- Drink plenty of fluids (a minimum of eight glasses per day is recommended).
- Drink fluids that contribute calories (whole milk, juice, soft drinks, sweetened beverages, milkshakes, and nutritional supplements) instead of water.
- Include a source of protein at every meal and snack, such as meat, poultry, fish, dry beans, tofu, eggs, nuts, milk, yogurt, cheese, ice cream, pudding, and nutritional supplements.
- If you throw up or have loose bowel movements, you should drink more fluids so that you do not become dehydrated (lack of water in the body from losing too much fluid).
- If you have diarrhea, eat low-fiber foods that are high in protein and calories and avoid foods that can irritate your digestive tracts or lead to cramping.
- Ask your nurse or doctor about medicine that can lessen or stop your diarrhea.
- To help with nausea and vomiting, eat small, frequent meals instead of three large meals a day. Choose foods and drinks that are at room temperature. Ask your nurse or doctor about other helpful tips and medicine that is available to help stop or lessen these symptoms.
- To help with decreased appetite, eat small, frequent meals.
- Eat high caloric food such as pudding, ice cream, yogurt and milkshakes.
- If you get a rash, do not put anything on it unless your doctor or nurse says you may. Keep the area around the rash clean and dry. Ask your doctor for medicine if your rash bothers you.
- Keeping your pain under control is important to your well-being. Please tell your doctor or nurse if you are experiencing pain.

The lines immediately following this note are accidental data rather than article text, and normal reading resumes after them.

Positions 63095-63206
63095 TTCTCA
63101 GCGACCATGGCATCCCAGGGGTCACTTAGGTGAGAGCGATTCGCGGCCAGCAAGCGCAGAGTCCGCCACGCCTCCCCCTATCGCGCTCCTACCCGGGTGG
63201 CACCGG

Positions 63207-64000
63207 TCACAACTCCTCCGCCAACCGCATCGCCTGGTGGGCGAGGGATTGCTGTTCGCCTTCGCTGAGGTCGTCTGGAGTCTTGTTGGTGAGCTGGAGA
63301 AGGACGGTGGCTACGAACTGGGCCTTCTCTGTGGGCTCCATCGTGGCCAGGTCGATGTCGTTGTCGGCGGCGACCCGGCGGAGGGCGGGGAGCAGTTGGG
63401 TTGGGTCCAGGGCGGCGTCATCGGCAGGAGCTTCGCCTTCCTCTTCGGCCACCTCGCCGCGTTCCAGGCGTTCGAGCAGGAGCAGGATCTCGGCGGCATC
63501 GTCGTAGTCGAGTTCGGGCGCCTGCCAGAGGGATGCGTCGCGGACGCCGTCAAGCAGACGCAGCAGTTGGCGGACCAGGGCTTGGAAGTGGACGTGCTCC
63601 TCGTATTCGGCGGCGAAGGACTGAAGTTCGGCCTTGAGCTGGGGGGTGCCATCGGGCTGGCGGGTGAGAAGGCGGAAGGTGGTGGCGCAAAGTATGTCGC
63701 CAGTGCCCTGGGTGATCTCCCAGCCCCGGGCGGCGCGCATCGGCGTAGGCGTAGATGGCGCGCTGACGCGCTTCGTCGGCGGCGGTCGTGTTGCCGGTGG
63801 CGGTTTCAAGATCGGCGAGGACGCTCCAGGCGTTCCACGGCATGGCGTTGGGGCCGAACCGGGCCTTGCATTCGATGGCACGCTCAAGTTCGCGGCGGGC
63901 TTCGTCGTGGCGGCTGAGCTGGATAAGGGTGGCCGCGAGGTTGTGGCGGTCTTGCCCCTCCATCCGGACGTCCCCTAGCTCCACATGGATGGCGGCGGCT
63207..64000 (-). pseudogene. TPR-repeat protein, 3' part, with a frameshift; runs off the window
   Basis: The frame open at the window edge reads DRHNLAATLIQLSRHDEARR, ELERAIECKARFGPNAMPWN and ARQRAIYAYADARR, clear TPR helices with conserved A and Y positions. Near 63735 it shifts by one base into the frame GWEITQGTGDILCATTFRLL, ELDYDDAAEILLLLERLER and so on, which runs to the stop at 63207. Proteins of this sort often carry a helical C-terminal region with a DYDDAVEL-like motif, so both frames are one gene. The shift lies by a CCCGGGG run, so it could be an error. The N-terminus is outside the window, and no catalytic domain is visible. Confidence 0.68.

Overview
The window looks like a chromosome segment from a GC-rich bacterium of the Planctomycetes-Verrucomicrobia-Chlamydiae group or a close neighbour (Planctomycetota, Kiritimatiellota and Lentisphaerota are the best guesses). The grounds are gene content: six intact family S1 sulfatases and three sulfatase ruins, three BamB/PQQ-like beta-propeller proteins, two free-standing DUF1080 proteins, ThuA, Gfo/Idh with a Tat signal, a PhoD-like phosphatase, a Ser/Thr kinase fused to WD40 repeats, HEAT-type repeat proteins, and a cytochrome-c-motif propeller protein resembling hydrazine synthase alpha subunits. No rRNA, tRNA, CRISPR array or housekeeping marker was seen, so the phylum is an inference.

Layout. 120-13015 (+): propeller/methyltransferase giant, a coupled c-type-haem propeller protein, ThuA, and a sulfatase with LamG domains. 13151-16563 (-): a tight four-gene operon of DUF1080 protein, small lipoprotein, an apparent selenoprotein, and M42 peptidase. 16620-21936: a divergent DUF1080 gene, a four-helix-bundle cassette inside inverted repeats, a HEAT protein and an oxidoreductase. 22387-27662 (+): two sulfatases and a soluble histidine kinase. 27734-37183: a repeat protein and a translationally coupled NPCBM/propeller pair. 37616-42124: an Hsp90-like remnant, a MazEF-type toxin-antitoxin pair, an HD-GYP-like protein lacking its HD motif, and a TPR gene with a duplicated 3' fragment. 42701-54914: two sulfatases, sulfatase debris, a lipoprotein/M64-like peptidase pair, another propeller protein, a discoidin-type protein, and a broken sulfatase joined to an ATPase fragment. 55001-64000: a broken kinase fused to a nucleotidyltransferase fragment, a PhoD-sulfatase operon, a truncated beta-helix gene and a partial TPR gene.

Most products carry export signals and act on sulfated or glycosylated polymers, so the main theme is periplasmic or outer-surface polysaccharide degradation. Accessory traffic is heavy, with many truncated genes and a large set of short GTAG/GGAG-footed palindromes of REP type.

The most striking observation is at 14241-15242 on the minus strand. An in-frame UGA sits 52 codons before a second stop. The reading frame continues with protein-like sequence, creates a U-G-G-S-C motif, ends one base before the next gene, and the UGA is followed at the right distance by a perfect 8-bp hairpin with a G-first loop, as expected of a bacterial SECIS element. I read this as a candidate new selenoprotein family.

- If you are having trouble sleeping, talk to your nurse or doctor on tips to help you sleep better.
- If you have a nose bleed, sit with your head tipped slightly forward. Apply pressure by lightly pinching the bridge of your nose between your thumb and forefinger. Call your doctor if you feel dizzy or faint or if the bleeding doesn’t stop after 10 to 15 minutes.
- Moisturize your skin several times a day.
- Avoid sun exposure and apply sunscreen routinely when outdoors.
Food and Drug Interactions
- There are no known interactions of lenalidomide with food.
- Check with your doctor or pharmacist about all other prescription medicines and over-the-counter medicines and dietary supplements (vitamins, minerals, herbs and others) you are taking before starting this medicine as there are known drug interactions with lenalidomide. Also, check with your doctor or pharmacist before starting any new prescription or over-the-counter medicines, or dietary supplements to make sure that there are no interactions.